By Alix Dolstra
I never realised there was a war between breastfeeders and formula feeders until I became pregnant and suddenly my breasts became everyone’s business. I found this rather odd as, outside of pregnancy, it’s usually seen as a form of harassment when others start commenting on your breasts, but I digress.
Very quickly after the “congratulations” came the “will you be breastfeeding?” I very openly admitted that I’d be formula feeding, unaware that I had metaphorically stepped in dog poo and wiped it on the clean carpets in the eyes of shocked onlookers. Apparently, I’d said the wrong thing. I couldn’t understand why, and that’s because I hadn’t actually said anything wrong in the first place.
I planned on formula feeding. I have absolutely no interest in breastfeeding. I support breastfeeding but I won’t do it myself. It has always been that way and I don’t feel like I owe an explanation. Though, quite often, I’d found myself being asked very personal and confronting questions about my body.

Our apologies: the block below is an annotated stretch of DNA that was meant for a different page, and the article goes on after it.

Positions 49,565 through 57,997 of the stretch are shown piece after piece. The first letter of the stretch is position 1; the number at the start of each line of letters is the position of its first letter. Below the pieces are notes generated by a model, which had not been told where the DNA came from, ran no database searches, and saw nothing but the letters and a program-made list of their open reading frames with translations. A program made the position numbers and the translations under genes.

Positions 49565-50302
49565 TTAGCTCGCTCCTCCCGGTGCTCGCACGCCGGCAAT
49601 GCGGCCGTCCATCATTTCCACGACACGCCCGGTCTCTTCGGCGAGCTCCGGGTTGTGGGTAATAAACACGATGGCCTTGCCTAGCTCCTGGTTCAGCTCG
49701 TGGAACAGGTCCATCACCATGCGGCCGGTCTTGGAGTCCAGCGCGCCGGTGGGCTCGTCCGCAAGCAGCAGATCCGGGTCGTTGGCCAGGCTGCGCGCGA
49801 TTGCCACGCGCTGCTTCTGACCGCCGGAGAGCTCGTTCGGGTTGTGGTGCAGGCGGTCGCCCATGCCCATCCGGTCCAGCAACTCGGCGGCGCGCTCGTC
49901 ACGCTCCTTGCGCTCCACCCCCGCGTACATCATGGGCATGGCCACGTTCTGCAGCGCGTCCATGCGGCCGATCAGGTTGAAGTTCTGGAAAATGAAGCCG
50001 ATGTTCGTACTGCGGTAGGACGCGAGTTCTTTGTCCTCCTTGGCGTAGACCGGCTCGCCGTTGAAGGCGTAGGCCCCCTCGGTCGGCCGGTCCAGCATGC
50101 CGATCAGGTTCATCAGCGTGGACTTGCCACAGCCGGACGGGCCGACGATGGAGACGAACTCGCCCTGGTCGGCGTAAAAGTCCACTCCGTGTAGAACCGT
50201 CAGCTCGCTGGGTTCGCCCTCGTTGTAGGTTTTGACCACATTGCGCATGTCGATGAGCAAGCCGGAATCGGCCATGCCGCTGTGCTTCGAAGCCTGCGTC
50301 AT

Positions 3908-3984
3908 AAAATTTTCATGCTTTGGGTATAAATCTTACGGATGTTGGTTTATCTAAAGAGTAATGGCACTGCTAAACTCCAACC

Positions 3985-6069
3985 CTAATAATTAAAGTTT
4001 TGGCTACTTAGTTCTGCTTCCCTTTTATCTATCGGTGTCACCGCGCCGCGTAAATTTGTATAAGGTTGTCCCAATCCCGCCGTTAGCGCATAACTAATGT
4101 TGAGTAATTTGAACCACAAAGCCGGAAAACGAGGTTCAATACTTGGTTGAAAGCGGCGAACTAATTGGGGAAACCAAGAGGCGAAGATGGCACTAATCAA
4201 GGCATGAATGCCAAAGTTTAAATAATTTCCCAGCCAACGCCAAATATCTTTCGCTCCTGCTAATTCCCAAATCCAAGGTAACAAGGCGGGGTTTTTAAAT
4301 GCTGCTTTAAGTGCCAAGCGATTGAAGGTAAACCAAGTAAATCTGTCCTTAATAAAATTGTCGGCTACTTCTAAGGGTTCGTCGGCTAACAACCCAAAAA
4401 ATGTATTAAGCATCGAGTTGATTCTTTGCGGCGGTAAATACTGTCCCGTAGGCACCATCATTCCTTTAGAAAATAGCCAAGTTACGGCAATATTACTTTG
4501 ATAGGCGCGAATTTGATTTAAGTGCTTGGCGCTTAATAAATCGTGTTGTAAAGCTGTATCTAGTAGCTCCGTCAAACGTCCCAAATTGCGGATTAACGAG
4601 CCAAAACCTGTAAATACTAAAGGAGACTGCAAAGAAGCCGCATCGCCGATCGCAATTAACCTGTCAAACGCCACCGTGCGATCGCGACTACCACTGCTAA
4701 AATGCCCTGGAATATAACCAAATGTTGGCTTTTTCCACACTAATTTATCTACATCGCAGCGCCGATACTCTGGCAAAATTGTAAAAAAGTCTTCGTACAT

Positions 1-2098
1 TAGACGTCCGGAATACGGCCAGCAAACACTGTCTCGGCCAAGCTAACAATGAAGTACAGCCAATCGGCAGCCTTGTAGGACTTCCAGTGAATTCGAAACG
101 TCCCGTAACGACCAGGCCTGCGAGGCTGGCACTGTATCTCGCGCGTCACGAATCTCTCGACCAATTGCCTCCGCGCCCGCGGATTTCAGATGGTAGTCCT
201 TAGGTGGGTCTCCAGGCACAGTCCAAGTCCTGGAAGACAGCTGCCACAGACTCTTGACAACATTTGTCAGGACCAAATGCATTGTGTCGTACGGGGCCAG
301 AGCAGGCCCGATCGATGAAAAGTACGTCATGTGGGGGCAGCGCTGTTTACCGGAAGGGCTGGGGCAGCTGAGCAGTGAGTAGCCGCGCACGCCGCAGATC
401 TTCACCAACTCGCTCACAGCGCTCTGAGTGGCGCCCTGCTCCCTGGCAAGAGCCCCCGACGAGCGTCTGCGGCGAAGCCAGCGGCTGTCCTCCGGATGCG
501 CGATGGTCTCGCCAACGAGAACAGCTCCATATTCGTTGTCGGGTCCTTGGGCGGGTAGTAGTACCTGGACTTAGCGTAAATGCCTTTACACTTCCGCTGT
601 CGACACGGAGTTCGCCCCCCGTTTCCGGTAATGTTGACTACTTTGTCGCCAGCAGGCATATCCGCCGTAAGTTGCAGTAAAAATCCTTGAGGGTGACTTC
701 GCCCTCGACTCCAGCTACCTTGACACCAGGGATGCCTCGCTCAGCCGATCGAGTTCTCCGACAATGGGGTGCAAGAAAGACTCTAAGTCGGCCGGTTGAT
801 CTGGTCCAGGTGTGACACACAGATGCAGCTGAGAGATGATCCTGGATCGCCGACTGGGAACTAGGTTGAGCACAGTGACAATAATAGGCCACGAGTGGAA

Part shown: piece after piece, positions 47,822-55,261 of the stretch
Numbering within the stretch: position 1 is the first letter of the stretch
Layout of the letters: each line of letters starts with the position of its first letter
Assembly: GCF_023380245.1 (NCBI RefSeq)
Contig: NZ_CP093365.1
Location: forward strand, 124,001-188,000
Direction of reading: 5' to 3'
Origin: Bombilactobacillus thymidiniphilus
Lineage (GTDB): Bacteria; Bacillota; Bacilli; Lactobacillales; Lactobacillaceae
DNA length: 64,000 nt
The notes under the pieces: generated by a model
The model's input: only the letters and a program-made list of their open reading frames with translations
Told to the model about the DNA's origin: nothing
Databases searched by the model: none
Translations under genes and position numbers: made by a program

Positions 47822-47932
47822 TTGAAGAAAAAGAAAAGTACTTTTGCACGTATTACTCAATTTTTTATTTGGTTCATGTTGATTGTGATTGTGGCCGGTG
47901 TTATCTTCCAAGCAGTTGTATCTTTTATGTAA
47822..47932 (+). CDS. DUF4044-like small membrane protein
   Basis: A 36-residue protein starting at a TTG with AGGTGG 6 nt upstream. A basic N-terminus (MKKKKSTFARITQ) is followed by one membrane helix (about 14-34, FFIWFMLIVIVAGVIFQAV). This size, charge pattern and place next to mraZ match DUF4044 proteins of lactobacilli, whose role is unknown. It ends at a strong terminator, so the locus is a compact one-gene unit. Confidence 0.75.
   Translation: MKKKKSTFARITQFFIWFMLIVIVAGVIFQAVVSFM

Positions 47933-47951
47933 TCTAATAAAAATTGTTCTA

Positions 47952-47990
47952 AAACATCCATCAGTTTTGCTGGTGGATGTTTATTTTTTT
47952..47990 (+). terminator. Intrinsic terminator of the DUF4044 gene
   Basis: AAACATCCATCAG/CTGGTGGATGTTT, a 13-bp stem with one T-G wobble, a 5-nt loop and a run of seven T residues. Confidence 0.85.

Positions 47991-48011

It made me feel… invalid — like somehow I owed it to them to have my personal space invaded.
When my brothers and I were children in the 90s, my mother formula fed us, while our neighbour breastfed her children. There was never an argument. We’d visit each other and it was normal. Some of us breastfed and some of us didn’t and that was okay. It was all the same to me. The babies were fed and happy. Breastfeeding was normal and so was formula feeding and that was the harmony in my mind when it came to my decision. It was quite a shock to find that it was a different world for me when I got pregnant.
Very quickly you learn that you are no longer seen as a human being with feelings and preferences. You’re an incubator that must meet societies ever-changing, sanctimonious expectations and you can never please everyone because there’s always someone who will strongly oppose and shame you. Through reading, I found that even if I had chosen to breastfeed, I would likely have been shamed and labelled a harlot for breastfeeding in public. You simply can’t win… at least, you can’t win if you’re always trying to please others. In reality, whatever choice you make, you’re likely winning as long as you’re not feeding your newborn soft-drink and coffee. Continue reading
Please follow and like us: